If/When the DNS Servers finally switch to IPv6, you can perform the same routine to switch back to enabling IPv6 support in Firefox ... or just get a new Firefox.

More Info on the IPv6 tweak and why it works

Keith Daniels's picture

I use FireFox 1.0.6 and Opera 8.02 constantly. They both had been displaying problems of slow access to web sites. After reading this comment I decided to try it and see what happened. It made a huge difference with FireFox under SuSE 9.0. I got a couple of friends to try it out and they did not get the same increase in speed that I did -- though they were using the FireFox and SuSE as I was.

On my system it made a big difference. The difference was in the "pause" right after you clicked on a link and some pauses while loading that are no longer there. It did not change the download speed or anything like that.

It had to be checking for an IPv6 link when it first tried the DNS server. That brought up the question of -- if that is the problem why did this fix only work on my system? I did some research and discovered that the ipv6 thing is not exactly a FireFox problem. Technically FireFox is working correctly. What seems to be the problem can be anyone of three things. Buggy DNS servers, buggy home routers and browser settings.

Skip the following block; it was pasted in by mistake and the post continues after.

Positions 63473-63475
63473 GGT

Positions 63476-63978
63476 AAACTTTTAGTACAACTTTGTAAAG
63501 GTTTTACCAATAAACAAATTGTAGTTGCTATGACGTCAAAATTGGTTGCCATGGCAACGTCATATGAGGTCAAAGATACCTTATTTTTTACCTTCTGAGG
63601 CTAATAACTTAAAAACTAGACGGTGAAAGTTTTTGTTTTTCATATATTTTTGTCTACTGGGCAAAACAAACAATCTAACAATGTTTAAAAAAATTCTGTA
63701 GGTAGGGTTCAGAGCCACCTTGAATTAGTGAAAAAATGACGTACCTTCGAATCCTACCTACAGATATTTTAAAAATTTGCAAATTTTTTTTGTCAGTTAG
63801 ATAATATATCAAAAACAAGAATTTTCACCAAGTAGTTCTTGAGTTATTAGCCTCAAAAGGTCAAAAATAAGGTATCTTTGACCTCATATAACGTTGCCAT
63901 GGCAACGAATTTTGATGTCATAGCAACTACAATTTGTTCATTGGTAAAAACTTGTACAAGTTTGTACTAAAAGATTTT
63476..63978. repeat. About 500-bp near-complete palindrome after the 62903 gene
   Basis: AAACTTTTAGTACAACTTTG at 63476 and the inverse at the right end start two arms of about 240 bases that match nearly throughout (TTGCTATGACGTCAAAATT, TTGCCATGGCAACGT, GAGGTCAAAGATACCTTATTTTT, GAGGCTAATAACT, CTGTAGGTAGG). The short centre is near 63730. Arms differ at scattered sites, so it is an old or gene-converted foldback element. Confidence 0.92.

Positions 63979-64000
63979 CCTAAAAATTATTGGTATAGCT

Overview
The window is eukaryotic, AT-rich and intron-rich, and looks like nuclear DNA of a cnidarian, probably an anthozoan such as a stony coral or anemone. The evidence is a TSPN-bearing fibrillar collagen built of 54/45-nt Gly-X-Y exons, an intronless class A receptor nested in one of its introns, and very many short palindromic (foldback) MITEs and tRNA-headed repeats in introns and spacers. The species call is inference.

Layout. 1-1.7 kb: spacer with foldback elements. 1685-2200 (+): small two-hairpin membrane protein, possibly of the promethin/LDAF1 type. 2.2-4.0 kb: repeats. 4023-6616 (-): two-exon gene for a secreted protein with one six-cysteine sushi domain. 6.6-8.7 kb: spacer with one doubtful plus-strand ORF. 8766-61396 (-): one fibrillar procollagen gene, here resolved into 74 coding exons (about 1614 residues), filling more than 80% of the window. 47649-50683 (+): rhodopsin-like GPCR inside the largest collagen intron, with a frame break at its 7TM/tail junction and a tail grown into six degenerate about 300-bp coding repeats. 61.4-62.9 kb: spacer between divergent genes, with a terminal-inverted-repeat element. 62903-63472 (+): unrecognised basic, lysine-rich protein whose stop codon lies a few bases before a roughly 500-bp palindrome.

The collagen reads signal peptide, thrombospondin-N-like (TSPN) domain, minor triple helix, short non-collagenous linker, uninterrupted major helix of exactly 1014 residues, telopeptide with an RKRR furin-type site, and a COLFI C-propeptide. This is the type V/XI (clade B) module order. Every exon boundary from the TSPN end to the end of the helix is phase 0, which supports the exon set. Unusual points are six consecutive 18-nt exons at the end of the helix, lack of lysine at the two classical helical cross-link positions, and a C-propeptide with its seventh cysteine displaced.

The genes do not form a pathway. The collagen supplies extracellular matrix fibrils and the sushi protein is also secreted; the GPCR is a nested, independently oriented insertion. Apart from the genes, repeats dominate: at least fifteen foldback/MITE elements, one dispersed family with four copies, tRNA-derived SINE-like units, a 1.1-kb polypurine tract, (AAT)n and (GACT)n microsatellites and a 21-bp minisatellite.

Some DNS servers are returning ipv4 results for an ipv6 request which causes FireFox to do multiple request -- which is the procedure specified by the standard. Other browsers are ignoring any bad ipv6 responses or considering them the same as no ipv6 address available (except for Opera 8.02) and don't have the delay problem.

Some home routers, which set themselves up as your DHCP and DNS servers, are doing something similar. Wireless routers seem to be the number one problem but regular routers can cause the problem also.

This means that you can get a delay of 4 to 5 seconds when your router is first accessed, then a similar delay when any buggy DNS server that is accessed during the load of a web site, returns a bad ipv6 result. This becomes a problem when the site you visit links you to several other servers that have to be looked up. An example would be the multiple ad servers at Yahoo.